InterView: A Talk With David Crowther About Improving Our Electronic Side Of Life

11 min read
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Today, in the age of Internet, the possibilities of starting an online business reside after every “e-corner” and can become a reality in a matter of days (literally).

However, at the same speed, everything can collapse and turn into dust in just a few seconds. Take some time off and discover valuable insights, exposed from David Crowther a specialist who can help you converting more customers and make more revenue, without increasing your advertising spend.

Introduction

First, tell us how did you become passionate about web designing? I know that your education was in Sports Management. It’s a pretty interesting switch.

David:

Yeah, it’s not the usual background for someone in the web industry. In fact I never imagined myself having anything to do with designing websites in the beginning. My older brother was into programming and he’d try and explain to me what a database was and what they were used for, but I just couldn’t grasp what it was all about.

In school I was far more interested in sports, so when I left school I studied Sports Management and worked as a personal trainer on the side to earn money.

It was during this time, around 1997, that the internet starting becoming popular and it fascinated me—I was drawn to it. I started designing personal websites and learning how to code HTML from reading books. I always preferred working for myself and I saw the Internet as an opportunity to start my own business.

You are an entrepreneur for over 12 years. What do you consider being the biggest advantage and the biggest disadvantage of entrepreneurship in 2015?

David:

Biggest advantage: how easy it is to start a business.

Biggest disadvantage: how easy it is to start a business.

The opportunities and resources available today are amazing. But that’s also the problem, the shear volume of information can be overwhelming and often causes paralysis.

My wife is a perfect example. She ran her own successful business and when we had children she decided to close it to parent full time. Now that the children are older she’s eager to start a new business, and is considering many ideas that are Internet based. But she’s been doing this for months now and is no closer to starting than she was before.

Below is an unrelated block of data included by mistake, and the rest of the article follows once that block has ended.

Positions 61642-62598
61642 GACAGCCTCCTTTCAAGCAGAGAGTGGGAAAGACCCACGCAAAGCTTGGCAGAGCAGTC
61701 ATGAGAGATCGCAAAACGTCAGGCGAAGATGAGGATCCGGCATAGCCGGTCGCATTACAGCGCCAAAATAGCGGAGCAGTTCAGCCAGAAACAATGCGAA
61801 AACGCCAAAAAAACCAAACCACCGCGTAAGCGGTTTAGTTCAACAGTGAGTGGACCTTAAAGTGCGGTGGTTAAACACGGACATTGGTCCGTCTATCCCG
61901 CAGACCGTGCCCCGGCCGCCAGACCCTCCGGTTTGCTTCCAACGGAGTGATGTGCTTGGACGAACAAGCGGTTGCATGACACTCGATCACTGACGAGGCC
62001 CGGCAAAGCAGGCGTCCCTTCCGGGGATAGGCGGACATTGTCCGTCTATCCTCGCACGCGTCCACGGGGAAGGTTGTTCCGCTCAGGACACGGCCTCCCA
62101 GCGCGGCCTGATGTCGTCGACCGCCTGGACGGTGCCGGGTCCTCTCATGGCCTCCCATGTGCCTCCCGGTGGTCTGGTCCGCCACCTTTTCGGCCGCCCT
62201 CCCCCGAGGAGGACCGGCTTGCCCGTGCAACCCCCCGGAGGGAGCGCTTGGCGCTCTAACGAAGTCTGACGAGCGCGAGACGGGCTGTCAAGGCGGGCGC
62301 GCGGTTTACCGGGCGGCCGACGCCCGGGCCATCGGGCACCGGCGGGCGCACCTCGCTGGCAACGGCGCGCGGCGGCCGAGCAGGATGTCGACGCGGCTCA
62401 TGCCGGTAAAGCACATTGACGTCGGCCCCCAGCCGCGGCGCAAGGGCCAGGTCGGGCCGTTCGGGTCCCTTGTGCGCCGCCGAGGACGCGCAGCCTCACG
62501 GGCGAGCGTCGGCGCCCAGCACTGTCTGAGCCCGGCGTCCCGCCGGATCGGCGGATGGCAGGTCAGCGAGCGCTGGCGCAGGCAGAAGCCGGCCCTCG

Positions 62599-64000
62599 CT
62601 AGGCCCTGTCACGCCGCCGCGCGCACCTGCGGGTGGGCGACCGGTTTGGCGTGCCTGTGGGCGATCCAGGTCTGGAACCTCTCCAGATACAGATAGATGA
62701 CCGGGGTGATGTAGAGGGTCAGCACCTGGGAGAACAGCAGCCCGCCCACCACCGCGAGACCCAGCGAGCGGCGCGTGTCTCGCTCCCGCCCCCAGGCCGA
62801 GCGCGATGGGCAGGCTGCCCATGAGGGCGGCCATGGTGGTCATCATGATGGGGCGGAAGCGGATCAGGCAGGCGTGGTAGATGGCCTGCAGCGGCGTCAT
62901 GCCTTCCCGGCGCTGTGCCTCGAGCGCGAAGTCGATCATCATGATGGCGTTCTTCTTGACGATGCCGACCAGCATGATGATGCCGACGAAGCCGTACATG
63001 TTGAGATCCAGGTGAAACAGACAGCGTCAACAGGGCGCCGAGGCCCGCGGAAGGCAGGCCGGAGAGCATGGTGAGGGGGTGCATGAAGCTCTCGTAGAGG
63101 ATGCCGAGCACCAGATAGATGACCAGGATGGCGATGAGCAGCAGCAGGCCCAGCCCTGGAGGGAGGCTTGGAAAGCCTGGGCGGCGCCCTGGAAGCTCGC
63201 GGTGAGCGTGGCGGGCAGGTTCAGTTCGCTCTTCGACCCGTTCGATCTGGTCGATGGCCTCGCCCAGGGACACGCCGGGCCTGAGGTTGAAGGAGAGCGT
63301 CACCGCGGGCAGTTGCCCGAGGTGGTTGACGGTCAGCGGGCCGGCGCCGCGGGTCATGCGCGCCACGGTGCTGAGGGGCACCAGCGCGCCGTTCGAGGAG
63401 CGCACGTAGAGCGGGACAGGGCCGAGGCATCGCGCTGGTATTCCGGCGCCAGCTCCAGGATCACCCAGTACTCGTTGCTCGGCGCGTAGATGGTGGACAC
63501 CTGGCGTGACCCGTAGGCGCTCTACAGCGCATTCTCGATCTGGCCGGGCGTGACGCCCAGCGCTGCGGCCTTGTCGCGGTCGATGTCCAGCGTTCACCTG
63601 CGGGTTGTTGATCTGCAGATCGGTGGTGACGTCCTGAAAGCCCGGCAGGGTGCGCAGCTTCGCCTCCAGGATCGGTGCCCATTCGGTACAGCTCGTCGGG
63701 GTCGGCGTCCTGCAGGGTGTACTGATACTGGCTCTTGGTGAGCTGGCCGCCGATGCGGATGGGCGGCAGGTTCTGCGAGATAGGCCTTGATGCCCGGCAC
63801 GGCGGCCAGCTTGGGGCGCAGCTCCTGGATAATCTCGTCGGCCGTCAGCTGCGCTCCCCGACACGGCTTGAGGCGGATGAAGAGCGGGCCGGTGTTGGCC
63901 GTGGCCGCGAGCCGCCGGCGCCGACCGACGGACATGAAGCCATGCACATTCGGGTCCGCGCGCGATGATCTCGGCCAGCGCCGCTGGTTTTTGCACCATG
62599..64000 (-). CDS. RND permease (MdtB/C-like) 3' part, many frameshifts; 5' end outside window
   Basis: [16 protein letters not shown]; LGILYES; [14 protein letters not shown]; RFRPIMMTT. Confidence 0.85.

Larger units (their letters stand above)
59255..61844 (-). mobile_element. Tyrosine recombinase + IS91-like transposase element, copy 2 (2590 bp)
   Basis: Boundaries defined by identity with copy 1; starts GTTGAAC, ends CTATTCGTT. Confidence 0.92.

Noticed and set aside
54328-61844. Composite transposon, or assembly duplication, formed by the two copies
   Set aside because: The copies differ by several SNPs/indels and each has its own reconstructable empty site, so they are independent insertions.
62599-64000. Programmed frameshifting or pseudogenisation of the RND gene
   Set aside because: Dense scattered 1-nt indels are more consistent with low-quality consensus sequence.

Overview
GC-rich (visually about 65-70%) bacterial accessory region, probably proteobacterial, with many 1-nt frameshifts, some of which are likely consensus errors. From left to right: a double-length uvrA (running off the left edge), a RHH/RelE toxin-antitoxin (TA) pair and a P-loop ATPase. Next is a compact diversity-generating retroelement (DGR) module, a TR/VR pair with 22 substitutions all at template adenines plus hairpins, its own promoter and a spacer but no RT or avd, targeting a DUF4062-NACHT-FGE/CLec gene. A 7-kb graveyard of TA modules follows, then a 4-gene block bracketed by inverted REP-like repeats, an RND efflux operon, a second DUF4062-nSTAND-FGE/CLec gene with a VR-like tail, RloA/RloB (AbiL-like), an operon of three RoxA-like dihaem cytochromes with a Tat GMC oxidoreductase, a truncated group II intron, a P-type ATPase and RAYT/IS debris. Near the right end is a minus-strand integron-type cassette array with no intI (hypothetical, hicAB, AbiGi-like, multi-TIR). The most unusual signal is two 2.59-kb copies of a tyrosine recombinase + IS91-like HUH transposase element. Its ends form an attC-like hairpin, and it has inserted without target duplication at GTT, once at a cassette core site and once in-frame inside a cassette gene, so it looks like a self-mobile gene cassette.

It’s easy to get distracted by all the opportunities out there. It’s easy to worry about picking the right business to start. As there are so many resources out there telling you how to start and run your business it’s easy to be overwhelmed by your ever growing task list.

So what should you do? My advice, pick something, start quickly and adjust as you go along. The 7 Day Startup book is a great resource for this method.

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Teamwork

You’ve built a team of copywriters, designers, developers and optimizers. How do you manage to make them work as a team?

David:

Short answer: culture, processes and tools.

By culture I mean hire the right type of people. While I require my team members to have the skills required for their particular role, what’s more important to me is their attitude and communication skills. I want them hungry to learn new things and not afraid of change. I want them to tell me when they think I’m wrong or there’s a better way to do something.

Also, I don’t want to waste my time micro-managing. I should be able to set a task and due date and just let them get on with it. All this helps build a culture of trust, which is a must have I believe.

Second is processes. One of the best changes I ever made to my business was start writing down a process for everything. A process (sometimes called Standard Operating Procedures or SOP) can be as simple as a checklist, or you can go all out and include images and screencasts. Suddenly by writing down the step by step process to complete a task, I could easily outsource that task to another team member or contractor. And the act of splitting the task into steps and writing them down highlighted the steps I could change or remove to optimize the process.

There are specialist tools you can use like TaskBook or SweetProcess, or you can just use Google Docs or similar.

And finally tools. A good online project management tool is essential. I prefer Trello but Basecamp and Asana are also popular. I’ve also started using Slack for internal communication and I’m loving it so far.

All the occupations above are creative ones. How do you balance your team’s creative flow with actually getting things done within a deadline?

David:

To be honest, this is my biggest weakness as historically I’ve project managed everything. I wanted my clients to be treated a certain way which meant that I was the client’s sole contact for each project.

I’m now slowly relinquishing control and are experimenting with a part time project manager. I’ll let you know how it goes…

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Clients and Business

You have collaborated with a lot of people over the years. How did you bound relationships with your customers?

David:

Creating good client relationships comes with practice and experience.

One thing I would say is: be honest. If you’re not sure about something, be honest about it. If you think the client is wrong, tell them (politely of course) that you think they’re wrong. Trust me, saves a lot of hassle in the long run.

You worked both in New Zealand and in the UK. Can you describe us in a few words the differences between clients with different cultural backgrounds? Do they expect different things?

David: